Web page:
At the end of the last Holistic Core Restore Every Woman programme, myself and the students began to talk about the of empowerment in women to take control of their recovery after birth. We discussed how we can spread the word further and the topic of other personal trainers and their education came up.

pregnant lady

One of the participants shared an experience where she was in a gym after giving birth to her eldest. A “personal trainer” said she could ignore the 6 week check.

He then asked her to jump on the treadmill where he preceded to increase the speed whilst she was on it.  Now, in regular personal training sessions this is NOT OK, let alone when a woman has just had a baby a few weeks previously!

Only this week a video circulated social media of a personal trainer asking a new mum of 4 weeks to do an abdominal crunch as a way to get strong after a baby.

Unfortunately, post natal education is VAST. 

Trainers can spend months studying in-depth online and face to face courses from women’s health experts or they could complete a really short add on module to the basic personal training qualification. When I  completed my initial training  many years ago I really didn’t have a clue (as an example I didn’t really know what a prolapse was until I started entering the women’s health focus in more detail back in 2014).

Having said that, for many women it can often be hard to find a trainer with the right knowledge and experience: someone who knows how to take a mum from post birth to performance in a safe way.

If you are a new mum and want to start exercising, here are some tips on how to find the right postnatal personal trainer and health coach.

1.Find out about their qualifications since not every personal trainer has had postnatal training. The best fitness education for women’s health is from Burrell Education so look out for anyone who has trained with Burrell Education.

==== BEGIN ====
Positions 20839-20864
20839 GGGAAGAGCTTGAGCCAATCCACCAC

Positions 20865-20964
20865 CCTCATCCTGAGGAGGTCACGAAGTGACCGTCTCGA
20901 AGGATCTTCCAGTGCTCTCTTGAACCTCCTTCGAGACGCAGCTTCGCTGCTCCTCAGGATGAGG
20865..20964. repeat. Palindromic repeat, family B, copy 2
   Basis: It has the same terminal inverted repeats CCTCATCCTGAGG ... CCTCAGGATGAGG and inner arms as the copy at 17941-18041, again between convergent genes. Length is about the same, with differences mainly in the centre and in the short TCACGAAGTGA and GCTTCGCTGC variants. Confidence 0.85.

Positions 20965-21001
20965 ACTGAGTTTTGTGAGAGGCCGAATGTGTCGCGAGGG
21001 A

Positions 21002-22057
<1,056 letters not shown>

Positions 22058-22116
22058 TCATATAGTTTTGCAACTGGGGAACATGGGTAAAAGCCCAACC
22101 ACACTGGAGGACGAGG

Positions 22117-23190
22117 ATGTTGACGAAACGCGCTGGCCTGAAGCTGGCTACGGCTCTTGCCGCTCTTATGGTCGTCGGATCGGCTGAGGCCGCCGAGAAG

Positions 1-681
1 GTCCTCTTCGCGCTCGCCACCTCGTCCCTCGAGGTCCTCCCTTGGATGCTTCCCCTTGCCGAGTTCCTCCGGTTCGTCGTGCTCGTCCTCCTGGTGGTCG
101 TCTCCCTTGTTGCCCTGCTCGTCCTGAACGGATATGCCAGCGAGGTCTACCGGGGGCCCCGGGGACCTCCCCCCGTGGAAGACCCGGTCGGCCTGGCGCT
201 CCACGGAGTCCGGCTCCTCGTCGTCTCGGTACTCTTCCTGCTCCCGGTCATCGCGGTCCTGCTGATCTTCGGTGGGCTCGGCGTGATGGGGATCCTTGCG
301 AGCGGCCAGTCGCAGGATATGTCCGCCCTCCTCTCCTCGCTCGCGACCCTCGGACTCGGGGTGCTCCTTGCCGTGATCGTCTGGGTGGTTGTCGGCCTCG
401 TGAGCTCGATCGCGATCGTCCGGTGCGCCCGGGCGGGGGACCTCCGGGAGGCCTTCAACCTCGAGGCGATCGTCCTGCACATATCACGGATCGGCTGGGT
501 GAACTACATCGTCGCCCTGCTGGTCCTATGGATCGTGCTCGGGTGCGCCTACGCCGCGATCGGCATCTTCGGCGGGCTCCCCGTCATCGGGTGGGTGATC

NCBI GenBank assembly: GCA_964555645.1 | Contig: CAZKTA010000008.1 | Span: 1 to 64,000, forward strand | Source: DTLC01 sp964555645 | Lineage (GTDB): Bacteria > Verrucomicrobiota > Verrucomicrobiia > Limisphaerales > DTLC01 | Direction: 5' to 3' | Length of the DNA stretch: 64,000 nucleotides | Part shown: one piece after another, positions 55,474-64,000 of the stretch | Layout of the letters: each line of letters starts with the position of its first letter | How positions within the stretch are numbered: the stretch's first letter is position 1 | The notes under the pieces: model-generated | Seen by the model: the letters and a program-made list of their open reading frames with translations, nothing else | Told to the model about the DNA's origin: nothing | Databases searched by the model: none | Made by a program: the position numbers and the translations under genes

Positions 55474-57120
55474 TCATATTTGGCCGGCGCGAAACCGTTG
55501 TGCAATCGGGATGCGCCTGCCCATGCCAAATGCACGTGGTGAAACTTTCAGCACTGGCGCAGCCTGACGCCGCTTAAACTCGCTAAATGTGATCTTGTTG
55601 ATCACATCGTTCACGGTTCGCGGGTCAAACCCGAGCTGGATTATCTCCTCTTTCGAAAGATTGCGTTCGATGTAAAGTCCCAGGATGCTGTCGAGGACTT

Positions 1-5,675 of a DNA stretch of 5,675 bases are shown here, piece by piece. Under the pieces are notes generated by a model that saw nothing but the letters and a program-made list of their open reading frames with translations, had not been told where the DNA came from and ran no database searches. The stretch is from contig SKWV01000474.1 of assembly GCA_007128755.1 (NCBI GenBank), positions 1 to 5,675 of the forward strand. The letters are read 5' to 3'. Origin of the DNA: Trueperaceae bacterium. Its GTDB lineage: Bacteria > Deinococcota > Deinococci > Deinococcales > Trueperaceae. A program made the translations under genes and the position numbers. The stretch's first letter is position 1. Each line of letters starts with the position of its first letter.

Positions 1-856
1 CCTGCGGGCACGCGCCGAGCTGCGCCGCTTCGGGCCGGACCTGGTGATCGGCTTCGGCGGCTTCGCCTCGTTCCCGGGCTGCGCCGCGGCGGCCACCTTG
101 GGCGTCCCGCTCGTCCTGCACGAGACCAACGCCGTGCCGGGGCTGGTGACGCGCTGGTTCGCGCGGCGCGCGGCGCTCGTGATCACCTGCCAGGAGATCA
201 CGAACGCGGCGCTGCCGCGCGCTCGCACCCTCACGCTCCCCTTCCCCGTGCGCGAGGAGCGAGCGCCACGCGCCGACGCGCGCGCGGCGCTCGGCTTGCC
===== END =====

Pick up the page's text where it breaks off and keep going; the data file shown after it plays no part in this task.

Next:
2.What questions do they ask you about your birth and recovery, and what checks do they make? At the very least, EVERY personal trainer working with new mums should provide a tummy check and an in depth questionnaire about pelvic health.

3.Do they have an in depth support network to refer on to if you need further support and help? The best post natal personal trainers will advise on the next step, be it going back to your GP or referring you for some women’s health physiotherapy.

postnatal personal trainer hoddesdon

4. Ask them how they integrate the breath into their training. How you breathe is SO IMPORTANT. Reconnecting with the breath is a key part of postnatal exercise due to the posture changes in pregnancy, which affect how the diaphragm (the breathing muscle) works in connection with the core and pelvic floor muscles.

5. What is their approach to integrating the whole body into exercise? All postnatal personal training programmes should focus on you and your needs. A thorough postpartum exercise programme will help you move, lift baby and carry out daily activities with ease whilst ensuring your pelvic floor and core muscles are working well for you.

6. Steer clear of any programme which includes running, crunches, planks. Find someone who help you build a strong base before adding more intense exercises into your programme.

7. If you are attending a group class, ask how they attend to the needs of the mums at all different levels. Do they offer participants options for different levels and recommend what is right for you?

Postpartum exercise is a minefield and it is sometimes hard to know if you have found the right trainer. If you need some help getting started, feel free to contact me to find out more about the post natal programmes I offer .

Click here to read more about my Holistic Core Restore programmes.

postnatal exercise
By |2018-08-23T15:23:53+00:00August 22nd, 2018|Pelvic Health, Womens Health & Wellbeing|0 Comments

About the Author:

Leave A Comment